|Country:||United States of America (USA)|
Purchase Olympic Hops
Olympic hops are available to be purchased from multiple suppliers. We've conveniently linked to the most popular hop suppliers as well as Amazon.com. Every supplier may have different prices, harvest years and amounts available for purchase.
Origin and Geneology of the Olympic Hop
Released for commercial production in 1983, Olympic is a descendant of Brewer’s Gold,
Fuggle and East Kent Golding.
US hops begin to be harvested in mid-to-late August for most aroma varieties.
Flavor & Aroma Profile of Olympic Hops
Olympic is a dual-purpose hop that can be used in all hop additions throughout the brewing process.
Olympic hops are primarily used as a bittering hop, however some subtle citrus and spice aroma characteristics have been noted.
Brewing Values for Olympic Hops
These are the common ranges that we've seen with Olympic hops over the years. Each year's crop can yield hops that have slightly different qualities, so these number ranges are based on history.
|Alpha Acid % (AA)|
Alpha acids are the main source of bitterness in beer. Longer boil times will result in isomerization of more alpha acids leading to increased bitterness. Learn more »
|Beta Acid %Beta acids are a component of hop resins responsible for contributing volatile aromatic and flavor properties. Beta acids contribute no bitterness.||3.8-6.1%5% avg|
|Alpha-Beta RatioThe ratio of alpha to beta acids dictates the degree to which bitterness fades during aging. 1:1 ratios are common in aroma varieties.||2:1 - 4:13:1 avg|
|Co-Humulone as % of AlphaLow cohumulone hops may impart a smoother bitterness when added to the boil as opposed to higher ones that add a sharper bitterness to the final beer. Learn more »||31%31% avg|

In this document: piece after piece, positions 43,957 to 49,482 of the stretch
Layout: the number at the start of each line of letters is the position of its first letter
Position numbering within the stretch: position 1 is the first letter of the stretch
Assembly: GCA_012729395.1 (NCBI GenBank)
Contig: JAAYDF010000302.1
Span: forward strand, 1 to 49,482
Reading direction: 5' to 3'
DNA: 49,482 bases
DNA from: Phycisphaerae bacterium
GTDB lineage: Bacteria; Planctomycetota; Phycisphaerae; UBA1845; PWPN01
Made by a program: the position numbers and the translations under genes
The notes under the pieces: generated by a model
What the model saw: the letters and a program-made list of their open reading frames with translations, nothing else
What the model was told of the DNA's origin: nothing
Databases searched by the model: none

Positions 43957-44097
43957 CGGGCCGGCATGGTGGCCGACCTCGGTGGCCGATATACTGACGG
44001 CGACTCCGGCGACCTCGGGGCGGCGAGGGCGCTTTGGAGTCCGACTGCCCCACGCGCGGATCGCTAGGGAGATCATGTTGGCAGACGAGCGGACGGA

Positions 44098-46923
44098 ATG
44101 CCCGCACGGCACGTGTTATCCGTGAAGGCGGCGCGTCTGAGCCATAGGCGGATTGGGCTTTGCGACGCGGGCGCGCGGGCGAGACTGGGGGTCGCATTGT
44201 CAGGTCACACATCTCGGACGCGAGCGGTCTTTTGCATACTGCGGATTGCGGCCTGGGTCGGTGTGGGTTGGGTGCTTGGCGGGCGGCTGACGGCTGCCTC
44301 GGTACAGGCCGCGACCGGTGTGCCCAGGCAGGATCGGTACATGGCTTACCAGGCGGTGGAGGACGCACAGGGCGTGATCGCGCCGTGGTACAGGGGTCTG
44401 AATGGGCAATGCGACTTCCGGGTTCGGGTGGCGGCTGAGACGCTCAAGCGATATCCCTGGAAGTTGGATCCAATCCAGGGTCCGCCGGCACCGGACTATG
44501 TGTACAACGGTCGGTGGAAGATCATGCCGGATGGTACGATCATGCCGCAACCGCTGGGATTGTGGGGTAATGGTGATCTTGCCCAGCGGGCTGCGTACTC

|Total Oils (mL/100g)These highly volatile, not very soluble oils are easily boiled off, but add flavor and aroma to the finished beer when added very late in the boil or during fermentation. Learn more »||0.86-2.55 mL1.7mL avg|
|Total Oil Breakdown:|
|› MyrceneFlavors: resinous, citrus, fruity (β-myrcene)||45-55%50% avg|
|› HumuleneFlavors: woody, noble, spicy (α-caryophyllene)||9-13%11% avg|
|› CaryophylleneFlavors: pepper, woody, herbal (β-caryophyllene)||7-12%9.5% avg.|
|› FarneseneFlavors: fresh, green, floral (β-farnesene)||0-1%0.5% avg|
|› All OthersIncluding β-pinene, linalool, geranoil & selinene||19-39%|
Beer Styles using Olympic Hops
Some popular beer styles that make use of the Olympic hop include Stout, Dark Ale & Pale Ale.
Olympic Hop Substitutions
If the Olympic hop is hard to find or if you are simply out of it on brew day, you can try to substitute it with a similar hop. The old way of choosing replacement hops was done by experience and "feel". There is nothing wrong with that way. However, we wanted to build a data-driven tool to find your Olympic substitutions.
Experienced brewers have chosen the following hop varieties as substitutions of Olympic:
Is Olympic available in lupulin powder?
Unfortunately, there is no lupulin powder version of the Olympic hop. Neither Yakima Chief Hops (Cryo/LupuLN2), Haas (Lupomax) or Hopsteiner have created versions of this hop in lupulin powder form yet. Too bad too - it is pure hop lupulin powder, which leads to huge, concentrated flavor when used in the whirlpool or dry hop additions.
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